Fink et al.  have recently shown that adult circumcision is associated with a significant decrease in erectile function and penile sensation. However, as with our study, approximately 62% of their patients were satisfied after a circumcision. Laumann et al.  analysed the data from a survey that included 1,410 men. They found that uncircumcised men were more likely to experience sexual dysfunction, especially later in life. Collins et al.  conducted a prospective study where 15 adult men were asked to complete a questionnaire before and 12 weeks after circumcision. They did not find any clinically important adverse effects of circumcision on sexual function.
To evaluate the effects of circumcision, Bleustein et al.  tested 36 circumcised and 43 uncircumcised men for level of vibration (Biothesiometer), pressure (Semmes-Weinstein monofilaments), spatial perception (Tactile Circumferential Discriminator), and warm and cold thermal thresholds (Physitemp NTE-2) in the large and small axon nerve fibres in the dorsal midline glans penis. They demonstrated that there were no significant differences in penile sensation between circumcised and uncircumcised men with respect to vibration, spatial perception, pressure, warm and cold thermal thresholds in patients with and without erectile dysfunction. A recently published study by Enkul et al.  has again shown that adult circumcision does not adversely affect sexual function. In our study the difference between the mean total IIEF-5 score before and after circumcision was not significant. Only 18% of our patients complained about decreased sensation after circumcision as compared to 38% who experienced improved sensation (p = 0.01), with 44% who had no change.
Circumcision affecting the sexual pleasure of the female partner has been studied by O’Hara and O’Hara . Their survey found that women preferred vaginal intercourse with an uncircumcised man. In our study 38% of female partners found improvement in cosmetic appearance after circumcision (p = 0.02) compared to 19% who found the appearance worse. Similarly, 44% of the men in this study were pleased with the appearance of their penis (p = 0.04) compared to 25% of men who were unhappy. In the present study there is significant improvement in discomfort and pain after circumcision (p = 0.04). This can be easily explained by the fact that these patients had a diseased and tight foreskin, which made intercourse painful before circumcision.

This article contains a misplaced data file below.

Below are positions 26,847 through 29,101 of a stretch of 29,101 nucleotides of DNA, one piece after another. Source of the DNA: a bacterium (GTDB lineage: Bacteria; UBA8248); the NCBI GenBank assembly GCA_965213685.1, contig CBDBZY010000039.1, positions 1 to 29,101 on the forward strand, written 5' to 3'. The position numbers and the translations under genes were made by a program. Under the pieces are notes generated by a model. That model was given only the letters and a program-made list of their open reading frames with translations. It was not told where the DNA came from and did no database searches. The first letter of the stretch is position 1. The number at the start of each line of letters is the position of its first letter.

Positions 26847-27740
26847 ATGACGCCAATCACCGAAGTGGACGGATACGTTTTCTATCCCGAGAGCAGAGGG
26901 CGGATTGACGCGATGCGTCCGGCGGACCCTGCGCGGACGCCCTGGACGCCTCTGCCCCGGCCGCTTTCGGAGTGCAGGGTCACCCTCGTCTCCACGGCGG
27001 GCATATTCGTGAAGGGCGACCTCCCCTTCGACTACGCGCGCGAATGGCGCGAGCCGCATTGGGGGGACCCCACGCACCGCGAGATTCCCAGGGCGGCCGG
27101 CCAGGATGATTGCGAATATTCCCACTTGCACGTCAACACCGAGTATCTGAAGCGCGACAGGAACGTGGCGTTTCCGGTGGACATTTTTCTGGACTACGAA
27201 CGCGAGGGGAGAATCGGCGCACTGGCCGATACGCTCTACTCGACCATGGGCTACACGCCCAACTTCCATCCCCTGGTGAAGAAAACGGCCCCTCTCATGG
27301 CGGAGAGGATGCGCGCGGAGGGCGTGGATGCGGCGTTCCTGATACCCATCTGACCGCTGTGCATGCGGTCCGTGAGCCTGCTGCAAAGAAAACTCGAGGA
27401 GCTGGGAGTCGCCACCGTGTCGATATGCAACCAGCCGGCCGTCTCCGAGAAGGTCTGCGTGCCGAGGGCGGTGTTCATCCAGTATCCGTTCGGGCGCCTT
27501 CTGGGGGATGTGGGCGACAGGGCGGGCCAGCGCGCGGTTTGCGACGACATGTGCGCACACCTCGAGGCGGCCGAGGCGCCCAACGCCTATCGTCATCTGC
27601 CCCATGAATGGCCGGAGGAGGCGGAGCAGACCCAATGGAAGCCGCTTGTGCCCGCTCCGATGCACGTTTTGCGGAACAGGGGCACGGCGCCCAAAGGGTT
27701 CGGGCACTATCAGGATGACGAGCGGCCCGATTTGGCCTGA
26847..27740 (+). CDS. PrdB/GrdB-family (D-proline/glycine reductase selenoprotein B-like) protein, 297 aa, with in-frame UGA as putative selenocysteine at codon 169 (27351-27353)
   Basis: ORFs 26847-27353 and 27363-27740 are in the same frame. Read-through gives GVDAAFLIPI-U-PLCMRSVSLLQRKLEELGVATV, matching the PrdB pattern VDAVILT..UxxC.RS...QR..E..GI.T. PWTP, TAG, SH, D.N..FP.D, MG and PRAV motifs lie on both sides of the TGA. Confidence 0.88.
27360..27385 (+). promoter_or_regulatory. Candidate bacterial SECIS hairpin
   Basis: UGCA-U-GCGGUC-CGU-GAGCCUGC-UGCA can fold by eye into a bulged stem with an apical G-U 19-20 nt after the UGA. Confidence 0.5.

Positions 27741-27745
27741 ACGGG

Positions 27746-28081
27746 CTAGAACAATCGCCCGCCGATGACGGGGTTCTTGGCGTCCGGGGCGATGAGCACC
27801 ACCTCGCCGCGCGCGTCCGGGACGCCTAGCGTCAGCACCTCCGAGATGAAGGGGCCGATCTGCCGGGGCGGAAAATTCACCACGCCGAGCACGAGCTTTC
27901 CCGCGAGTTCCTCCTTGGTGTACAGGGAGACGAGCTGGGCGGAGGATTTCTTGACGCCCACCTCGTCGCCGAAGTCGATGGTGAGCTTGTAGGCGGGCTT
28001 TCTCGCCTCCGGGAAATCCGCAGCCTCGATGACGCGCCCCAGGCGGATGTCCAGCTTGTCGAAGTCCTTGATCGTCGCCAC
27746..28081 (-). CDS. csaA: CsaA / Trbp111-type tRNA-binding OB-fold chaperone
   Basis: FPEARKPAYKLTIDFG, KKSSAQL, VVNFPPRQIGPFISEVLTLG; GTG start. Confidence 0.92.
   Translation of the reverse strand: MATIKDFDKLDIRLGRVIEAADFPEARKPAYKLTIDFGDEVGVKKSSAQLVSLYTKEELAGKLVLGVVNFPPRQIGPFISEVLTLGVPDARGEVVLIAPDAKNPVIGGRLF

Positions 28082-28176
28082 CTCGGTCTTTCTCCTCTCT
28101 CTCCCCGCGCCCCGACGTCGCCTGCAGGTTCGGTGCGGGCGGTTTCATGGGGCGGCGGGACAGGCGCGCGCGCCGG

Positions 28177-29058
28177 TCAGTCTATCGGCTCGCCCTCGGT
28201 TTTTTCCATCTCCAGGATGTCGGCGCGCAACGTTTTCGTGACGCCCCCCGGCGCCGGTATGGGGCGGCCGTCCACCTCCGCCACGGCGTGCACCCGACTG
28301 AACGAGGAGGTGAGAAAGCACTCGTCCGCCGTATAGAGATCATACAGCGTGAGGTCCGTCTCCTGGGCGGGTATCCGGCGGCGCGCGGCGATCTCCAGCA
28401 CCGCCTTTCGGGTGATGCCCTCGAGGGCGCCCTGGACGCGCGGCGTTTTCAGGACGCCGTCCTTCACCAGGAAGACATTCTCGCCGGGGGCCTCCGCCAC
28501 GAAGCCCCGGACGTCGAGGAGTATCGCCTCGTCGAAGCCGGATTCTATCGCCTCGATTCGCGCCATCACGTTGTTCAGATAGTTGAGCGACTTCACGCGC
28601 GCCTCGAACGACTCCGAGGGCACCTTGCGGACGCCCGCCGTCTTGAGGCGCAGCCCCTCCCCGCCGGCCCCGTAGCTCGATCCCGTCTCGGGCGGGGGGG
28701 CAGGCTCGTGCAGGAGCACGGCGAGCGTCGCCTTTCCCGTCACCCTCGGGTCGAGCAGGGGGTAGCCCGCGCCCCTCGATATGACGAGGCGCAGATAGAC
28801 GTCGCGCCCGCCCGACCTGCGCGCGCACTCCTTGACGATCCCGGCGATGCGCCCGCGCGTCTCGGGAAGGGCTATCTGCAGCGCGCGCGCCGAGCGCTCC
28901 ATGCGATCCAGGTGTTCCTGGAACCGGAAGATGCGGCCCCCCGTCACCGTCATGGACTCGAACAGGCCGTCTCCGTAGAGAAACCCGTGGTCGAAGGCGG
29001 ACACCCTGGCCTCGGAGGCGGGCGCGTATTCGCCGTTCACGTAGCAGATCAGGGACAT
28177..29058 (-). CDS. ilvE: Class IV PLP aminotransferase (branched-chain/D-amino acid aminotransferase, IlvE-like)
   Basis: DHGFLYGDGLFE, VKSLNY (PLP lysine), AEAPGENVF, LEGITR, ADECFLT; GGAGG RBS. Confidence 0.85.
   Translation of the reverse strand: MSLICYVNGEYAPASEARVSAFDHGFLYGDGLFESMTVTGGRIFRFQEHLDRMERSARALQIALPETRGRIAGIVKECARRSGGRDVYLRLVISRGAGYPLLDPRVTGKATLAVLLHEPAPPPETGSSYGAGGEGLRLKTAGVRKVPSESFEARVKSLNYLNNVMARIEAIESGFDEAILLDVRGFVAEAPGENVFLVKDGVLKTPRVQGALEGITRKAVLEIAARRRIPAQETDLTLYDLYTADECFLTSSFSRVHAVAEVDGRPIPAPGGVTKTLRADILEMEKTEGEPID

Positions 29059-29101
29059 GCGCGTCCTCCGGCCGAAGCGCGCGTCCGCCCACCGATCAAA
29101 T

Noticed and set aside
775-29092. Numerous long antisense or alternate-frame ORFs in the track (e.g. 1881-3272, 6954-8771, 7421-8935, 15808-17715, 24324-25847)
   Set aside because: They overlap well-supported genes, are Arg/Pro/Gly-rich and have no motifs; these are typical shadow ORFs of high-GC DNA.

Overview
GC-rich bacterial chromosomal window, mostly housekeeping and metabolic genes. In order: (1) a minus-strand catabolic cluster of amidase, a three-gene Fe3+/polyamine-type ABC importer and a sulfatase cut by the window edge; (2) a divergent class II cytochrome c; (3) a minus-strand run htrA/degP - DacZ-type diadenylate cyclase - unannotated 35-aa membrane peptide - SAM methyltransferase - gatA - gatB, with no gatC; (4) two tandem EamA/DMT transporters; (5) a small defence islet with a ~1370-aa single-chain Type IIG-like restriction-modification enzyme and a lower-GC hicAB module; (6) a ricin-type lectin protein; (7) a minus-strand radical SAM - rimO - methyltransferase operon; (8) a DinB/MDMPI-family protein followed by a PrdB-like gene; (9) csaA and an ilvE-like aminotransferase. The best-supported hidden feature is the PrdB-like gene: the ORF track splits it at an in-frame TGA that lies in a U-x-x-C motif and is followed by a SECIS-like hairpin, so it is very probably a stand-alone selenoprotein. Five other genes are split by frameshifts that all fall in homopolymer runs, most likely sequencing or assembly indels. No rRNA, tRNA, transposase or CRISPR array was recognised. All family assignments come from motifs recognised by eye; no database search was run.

Circumcision was previously believed to improve premature ejaculation and help prolong intercourse, but we were unable to find this effect [9, 21]. Only 13% of our patients reported improvement whereas 33% found the problem had gotten worse. Sixty-one percent of our patients were satisfied and pleased (p = 0.05) with circumcision compared with 17% who were unhappy after circumcision. Of the 17% patients who were unsatisfied, 1 patient complained of a significant loss of penile sensation, commenting in retrospect that he would not have undergone surgery had he known. Of the 14 unsatisfied patients only 2 had scarred foreskins due to BXO (histological diagnosis). This demonstrates that there are fewer unsatisfied patients when the circumcision is done for diseased foreskin.
As 17% of patients in the present study were unsatisfied, we raise the important issue of informed consent. The medical literature regularly shows that incomplete information is conveyed by the surgeons or understood by the patient. Studies have shown that physicians routinely underestimate the patient’s desire for information and there is a significant discrepancy between what physicians assume a patient wants to know and what the patient actually expects .
We have demonstrated that in adults, circumcision does not appear to have significant adverse effect on sexual function. In spite of that we suggest that before circumcision, men should be warned of the long-term consequences (penile sensations and effect on erectile function) as well as be talked through the more traditional subjects (peri-operative complications).